Major George Golding was a forty-six year old man with brown hair, complete with shades of grey seeping through the colour. His eyes were blue and he had a thick, somewhat bushy moustache just below his nose. His favourite hat, a beige cowboy-style one, sat on one part of his desk. He wore it wherever he went whenever he was outside and he did quite often wear it indoors as well, save for when he was alone in his office filing paperwork. His brown desert coloured uniform was well-decorated. George had always envisioned himself as having a career in the military and had signed up as soon as he had been old enough, spending time on a few different colony worlds. He had ended up in the ODSTs and had spent several years with them before being relegated to a backwards posting here in Tunisia. As far as things went, his career had most certainly gone downhill. He could not quite work out why, he supposed it had something to do with his dislike of one of the higher-ups. As far as what part of the military he was in now, he had been taken out of the ODSTs and had missed a potentially lucrative posting on a ship called the Pillar of Autumn. Now he was more or less regular army, stuck to run a military base in the middle of nowhere. He briefly pondered what could have been and realized one rather important thing: the officer he had a dislike for had had a nephew, one who had been in the ODSTs as well. Major Silva had been this nephew's name, although George could not be sure. He supposed it did not matter much now. What mattered was that he had a fairly comfortable but unexciting job here in Tunisia. All the talk of rebel activity here had been vastly overestimated as no sort of engagement with any sort of rebel group had occurred for at least a month.
George had been mulling over some files for the past half hour, having finished breakfast beforehand. It seemed that today could very well turn into a rather unusual day for there was apparently a Spartan, of all things, on his way here. It seemed that High Command did not want him out in the field for a variety of reasons, most of which had something to do with the Spartan's mental state of mind. Regardless, George was grateful for the help such a brilliant soldier would bring. Those Spartans could get things done and he would be great to train the new recruits here. There were never too many recruits showing up here anyway but when there were they were always so "green", as the terminology went, it seemed unlikely that any of them would ever become professional soldiers.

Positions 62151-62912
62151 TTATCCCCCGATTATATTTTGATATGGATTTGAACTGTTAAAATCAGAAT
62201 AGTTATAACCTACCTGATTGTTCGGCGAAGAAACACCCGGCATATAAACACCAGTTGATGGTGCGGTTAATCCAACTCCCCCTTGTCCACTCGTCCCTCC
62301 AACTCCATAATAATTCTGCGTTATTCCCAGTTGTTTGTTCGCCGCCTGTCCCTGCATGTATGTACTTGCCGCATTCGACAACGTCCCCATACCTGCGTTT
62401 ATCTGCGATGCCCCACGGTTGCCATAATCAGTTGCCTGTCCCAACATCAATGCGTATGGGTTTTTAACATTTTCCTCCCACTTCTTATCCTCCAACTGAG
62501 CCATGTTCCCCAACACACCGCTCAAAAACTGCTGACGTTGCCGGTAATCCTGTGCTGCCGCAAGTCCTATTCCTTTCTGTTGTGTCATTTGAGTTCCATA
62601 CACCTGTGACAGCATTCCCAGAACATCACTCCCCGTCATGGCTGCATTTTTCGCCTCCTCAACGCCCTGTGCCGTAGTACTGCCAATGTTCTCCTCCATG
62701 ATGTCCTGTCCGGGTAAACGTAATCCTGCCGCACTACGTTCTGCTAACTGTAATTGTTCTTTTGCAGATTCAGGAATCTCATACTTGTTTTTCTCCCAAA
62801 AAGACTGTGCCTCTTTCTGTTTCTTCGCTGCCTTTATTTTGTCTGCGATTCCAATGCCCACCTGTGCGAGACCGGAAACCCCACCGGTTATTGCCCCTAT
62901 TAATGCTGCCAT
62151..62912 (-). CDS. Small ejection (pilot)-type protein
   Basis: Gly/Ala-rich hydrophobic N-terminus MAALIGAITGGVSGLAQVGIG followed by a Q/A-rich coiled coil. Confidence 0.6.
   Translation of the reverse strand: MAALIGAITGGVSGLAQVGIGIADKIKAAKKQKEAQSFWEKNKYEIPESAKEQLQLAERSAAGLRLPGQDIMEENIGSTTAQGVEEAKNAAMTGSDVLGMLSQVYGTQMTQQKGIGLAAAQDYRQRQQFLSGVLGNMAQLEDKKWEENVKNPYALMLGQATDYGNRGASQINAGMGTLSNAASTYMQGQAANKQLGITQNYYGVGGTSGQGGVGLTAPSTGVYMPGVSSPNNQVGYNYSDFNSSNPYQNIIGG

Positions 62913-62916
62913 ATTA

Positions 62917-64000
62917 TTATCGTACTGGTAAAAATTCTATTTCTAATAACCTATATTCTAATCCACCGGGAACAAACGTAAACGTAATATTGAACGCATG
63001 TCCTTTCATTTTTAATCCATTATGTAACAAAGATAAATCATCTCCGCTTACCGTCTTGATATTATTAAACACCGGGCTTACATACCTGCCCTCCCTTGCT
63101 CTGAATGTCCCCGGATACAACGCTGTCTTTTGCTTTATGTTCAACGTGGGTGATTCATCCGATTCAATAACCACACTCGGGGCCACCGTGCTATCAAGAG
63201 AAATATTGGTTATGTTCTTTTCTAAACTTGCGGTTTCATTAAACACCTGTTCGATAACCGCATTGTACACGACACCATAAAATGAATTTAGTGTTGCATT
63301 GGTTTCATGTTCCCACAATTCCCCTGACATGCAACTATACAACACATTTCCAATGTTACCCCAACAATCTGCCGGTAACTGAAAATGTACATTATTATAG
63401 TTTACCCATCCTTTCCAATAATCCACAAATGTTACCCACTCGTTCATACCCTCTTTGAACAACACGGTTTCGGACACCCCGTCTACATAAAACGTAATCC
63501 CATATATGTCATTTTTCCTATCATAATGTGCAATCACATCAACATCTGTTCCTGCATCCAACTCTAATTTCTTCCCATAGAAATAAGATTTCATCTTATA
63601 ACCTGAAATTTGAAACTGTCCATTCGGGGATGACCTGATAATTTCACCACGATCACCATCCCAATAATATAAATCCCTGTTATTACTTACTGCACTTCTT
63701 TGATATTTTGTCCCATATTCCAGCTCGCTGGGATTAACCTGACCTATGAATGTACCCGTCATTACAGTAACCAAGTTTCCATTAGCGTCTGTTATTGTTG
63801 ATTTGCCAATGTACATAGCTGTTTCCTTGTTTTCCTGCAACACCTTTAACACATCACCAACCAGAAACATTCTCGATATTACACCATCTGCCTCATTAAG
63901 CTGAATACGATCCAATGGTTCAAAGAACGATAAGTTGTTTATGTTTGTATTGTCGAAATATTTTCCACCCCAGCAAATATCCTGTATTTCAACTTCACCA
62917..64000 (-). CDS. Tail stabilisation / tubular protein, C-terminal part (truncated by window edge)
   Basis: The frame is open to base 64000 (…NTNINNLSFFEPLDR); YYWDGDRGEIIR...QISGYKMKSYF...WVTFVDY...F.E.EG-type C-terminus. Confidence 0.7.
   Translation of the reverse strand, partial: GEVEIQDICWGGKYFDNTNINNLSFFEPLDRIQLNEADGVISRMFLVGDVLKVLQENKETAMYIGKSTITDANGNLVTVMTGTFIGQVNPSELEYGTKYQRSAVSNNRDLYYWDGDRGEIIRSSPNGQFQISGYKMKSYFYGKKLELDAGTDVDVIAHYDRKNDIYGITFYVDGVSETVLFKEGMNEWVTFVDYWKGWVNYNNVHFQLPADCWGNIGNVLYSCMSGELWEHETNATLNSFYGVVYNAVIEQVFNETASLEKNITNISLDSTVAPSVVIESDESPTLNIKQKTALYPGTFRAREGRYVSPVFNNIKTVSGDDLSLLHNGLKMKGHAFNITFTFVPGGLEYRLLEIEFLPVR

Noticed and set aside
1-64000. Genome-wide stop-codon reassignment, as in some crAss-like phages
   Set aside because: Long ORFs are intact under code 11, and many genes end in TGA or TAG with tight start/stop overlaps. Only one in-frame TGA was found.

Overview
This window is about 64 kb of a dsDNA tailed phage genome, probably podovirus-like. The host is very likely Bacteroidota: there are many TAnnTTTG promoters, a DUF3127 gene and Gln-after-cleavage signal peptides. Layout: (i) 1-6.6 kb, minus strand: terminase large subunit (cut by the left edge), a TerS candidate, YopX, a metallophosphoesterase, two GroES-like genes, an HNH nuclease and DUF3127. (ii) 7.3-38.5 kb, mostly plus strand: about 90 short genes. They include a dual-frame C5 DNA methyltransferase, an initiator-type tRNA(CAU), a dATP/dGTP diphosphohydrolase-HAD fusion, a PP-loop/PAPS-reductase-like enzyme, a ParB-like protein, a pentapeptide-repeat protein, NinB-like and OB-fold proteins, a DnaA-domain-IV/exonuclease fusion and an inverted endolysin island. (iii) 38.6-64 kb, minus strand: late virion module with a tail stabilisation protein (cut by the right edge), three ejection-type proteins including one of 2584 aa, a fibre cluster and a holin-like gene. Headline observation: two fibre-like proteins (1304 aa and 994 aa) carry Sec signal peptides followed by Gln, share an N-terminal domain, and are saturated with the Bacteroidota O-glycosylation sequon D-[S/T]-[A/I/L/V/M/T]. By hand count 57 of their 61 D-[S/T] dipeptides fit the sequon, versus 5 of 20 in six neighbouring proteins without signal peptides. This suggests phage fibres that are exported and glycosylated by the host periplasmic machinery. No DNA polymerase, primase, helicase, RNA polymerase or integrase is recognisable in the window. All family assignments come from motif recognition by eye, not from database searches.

Putting aside the datapad he had been reading, George sat back in his seat and, after a moment of thought, reached into a pocket in his uniform's shirt and pulled out a fresh cigar. Smoking was one of those things that came and went in and out of fashion, with its once negative side effects easily cured by today's medical advancements. George stuck the end of the cigar into his mouth, lit the far end with a lighter he retrieved from a pocket in his pants and took a long drag on. Smoke wafted from the tip and towards the ceiling and the smell of tobacco suddenly became quite pungent. George waved some of it away as he returned his attention to another datapad, this one being about recent requisition orders for the base.
There was a knock at the door and the resident AI, some irritating British accented one named Wellington, chimed in through the computer terminal on George's desk.
"Sergeant Major Plummer is at the door. Shall I permit him entry, Major?"
"Yeah, go ahead," the Major replied. He could have very well have gotten up and unlocked the door himself but he supposed that was unnecessary, seeing as the AI could do it for him.